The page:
Abbreviations: AVF, arteriovenous fistulas; CTA, computed tomography angiography; DSA, digital subtraction angiography; ICA, internal carotid artery; MRA, magnetic resonance angiography.

2. Case Presentation

A 52-year-old woman presented with a two-week history of headache and dizziness. The patient showed no other clinical abnormality or significant past medical history. She underwent brain magnetic resonance imaging (MRI) with 3D time-of-flight (TOF) intracranial MRA and gadolinium-enhanced neck MRA using a 1.5-Tesla system (Intera, Philips Medical Systems, Best, The Netherlands) and contrast enhanced computed tomography angiography (CTA) of the neck using a 128-slice CT scanner (SOMATOM Definition AS+, Siemens Healthcare, Forchheim, Germany). No abnormal focal lesion in the brain parenchyma was observed on routine brain MRI. Intracranial vessels observed on 3D TOF MRA were also normal. The dual origin of the left VA was noted on contrast enhanced MRA and CTA of the neck were demonstrated a dual origin of the left vertebral artery (Figure 1). The medial limb and lateral limb of the left VA were noted to originate from the left aortic arch and left subclavian artery, respectively. After their origins, the medial limb looped slightly forwards and ascended behind the left common carotid artery, while the lateral limb looped slightly poster laterally and ascended behind the medial limb. They united to form a single main trunk at the level of the C5 - 6 disk (about 5.6 cm from the medial orifice and 3.4 cm from the lateral orifice). The diameters of the medial and lateral limbs at the points of origin were 2.3 mm and 2.0 mm, respectively. The diameter of the distal common trunk of the left VA was 3.0 mm at the anastomosis of the two limbs (C5-6 disk level). The diameter of the right VA at the same level (C5 - 6 disk level) was 3.4 mm. The patient’s symptoms were relieved following conservative management.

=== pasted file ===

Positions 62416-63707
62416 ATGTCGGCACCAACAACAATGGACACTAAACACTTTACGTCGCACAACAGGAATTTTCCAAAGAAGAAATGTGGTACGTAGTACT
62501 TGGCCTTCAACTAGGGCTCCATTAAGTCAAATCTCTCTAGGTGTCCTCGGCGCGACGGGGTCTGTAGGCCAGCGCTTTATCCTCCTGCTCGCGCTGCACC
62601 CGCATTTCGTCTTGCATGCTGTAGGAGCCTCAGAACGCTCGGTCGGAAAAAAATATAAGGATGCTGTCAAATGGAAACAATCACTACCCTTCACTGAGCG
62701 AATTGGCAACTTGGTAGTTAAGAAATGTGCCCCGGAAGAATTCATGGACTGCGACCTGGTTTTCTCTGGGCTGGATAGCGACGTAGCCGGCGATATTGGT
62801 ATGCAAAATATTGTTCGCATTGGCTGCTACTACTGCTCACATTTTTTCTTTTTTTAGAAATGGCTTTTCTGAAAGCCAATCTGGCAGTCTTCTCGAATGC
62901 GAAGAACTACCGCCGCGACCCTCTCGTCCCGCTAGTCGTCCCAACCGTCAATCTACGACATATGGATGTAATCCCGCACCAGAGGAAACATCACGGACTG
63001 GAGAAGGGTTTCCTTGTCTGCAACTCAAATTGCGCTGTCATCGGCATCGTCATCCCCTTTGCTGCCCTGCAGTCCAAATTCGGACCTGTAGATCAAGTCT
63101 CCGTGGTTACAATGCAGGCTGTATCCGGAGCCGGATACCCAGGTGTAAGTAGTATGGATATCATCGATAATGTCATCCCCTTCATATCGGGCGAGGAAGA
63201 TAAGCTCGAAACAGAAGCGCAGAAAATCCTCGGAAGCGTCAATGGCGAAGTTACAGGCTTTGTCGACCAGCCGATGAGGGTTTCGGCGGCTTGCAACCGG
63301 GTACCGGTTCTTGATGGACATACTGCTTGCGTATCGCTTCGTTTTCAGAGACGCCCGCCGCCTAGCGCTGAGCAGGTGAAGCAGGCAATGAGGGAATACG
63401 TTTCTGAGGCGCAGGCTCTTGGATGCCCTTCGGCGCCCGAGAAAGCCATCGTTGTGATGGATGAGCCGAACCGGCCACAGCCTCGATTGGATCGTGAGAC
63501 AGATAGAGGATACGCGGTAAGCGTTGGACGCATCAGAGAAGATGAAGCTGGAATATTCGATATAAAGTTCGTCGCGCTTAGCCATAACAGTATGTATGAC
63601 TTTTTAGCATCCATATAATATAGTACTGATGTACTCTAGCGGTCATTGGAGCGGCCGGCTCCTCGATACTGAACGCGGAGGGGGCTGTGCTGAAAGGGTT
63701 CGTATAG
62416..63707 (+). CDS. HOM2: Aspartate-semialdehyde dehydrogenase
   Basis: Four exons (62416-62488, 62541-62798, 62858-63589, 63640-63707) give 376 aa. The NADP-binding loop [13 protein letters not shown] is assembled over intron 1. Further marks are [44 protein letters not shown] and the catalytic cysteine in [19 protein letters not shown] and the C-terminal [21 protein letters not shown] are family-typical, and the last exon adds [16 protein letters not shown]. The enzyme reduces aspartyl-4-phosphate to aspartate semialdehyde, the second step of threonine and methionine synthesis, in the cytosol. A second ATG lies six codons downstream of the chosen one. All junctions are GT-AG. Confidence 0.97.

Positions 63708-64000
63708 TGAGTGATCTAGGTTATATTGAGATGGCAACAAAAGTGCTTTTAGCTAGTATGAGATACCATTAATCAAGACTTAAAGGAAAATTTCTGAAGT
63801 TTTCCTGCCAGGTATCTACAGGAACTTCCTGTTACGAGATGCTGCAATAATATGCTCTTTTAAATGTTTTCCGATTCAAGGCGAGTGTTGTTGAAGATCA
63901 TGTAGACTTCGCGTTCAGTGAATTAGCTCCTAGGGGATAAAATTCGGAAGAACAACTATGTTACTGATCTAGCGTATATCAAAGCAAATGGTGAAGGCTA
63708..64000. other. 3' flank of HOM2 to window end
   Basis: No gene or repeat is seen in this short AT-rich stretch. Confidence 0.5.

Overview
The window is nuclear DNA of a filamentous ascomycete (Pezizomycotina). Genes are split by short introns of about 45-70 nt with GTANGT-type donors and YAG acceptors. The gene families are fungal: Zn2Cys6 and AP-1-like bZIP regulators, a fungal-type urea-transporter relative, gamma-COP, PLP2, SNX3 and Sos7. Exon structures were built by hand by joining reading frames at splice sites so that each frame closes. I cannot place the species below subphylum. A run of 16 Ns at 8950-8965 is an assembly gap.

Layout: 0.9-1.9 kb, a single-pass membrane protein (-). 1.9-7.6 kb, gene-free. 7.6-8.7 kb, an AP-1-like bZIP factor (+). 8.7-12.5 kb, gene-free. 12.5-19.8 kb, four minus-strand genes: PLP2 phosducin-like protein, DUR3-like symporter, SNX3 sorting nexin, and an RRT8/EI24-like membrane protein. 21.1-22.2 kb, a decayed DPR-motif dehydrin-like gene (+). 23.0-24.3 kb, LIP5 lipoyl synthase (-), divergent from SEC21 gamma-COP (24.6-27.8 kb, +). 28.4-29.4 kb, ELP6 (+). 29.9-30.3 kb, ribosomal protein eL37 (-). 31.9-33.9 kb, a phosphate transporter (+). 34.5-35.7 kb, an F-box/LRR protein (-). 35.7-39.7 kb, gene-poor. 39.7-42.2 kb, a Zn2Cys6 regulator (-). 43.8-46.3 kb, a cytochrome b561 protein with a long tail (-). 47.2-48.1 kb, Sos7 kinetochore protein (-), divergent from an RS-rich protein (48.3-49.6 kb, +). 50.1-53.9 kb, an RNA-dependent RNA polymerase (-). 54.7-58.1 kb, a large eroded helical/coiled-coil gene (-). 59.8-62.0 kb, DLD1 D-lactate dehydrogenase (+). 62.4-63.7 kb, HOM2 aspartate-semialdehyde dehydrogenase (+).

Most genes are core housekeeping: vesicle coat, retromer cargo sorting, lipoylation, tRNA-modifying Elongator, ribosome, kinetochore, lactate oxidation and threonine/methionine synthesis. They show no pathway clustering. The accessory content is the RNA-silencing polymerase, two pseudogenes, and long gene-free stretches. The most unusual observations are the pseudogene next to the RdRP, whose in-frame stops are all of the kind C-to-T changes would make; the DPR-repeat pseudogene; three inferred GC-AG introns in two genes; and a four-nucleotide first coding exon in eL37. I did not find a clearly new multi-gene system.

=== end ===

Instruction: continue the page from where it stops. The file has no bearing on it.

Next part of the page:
3. Discussion

Fenestration and duplication of the vertebral arteries are considered as developmental anomalies (5). The term “fenestration” refers to two parallel segments of the VA with a single origin, while the term “duplication” refers to a VA that has two origins with fusion at various levels in the neck (5, 6).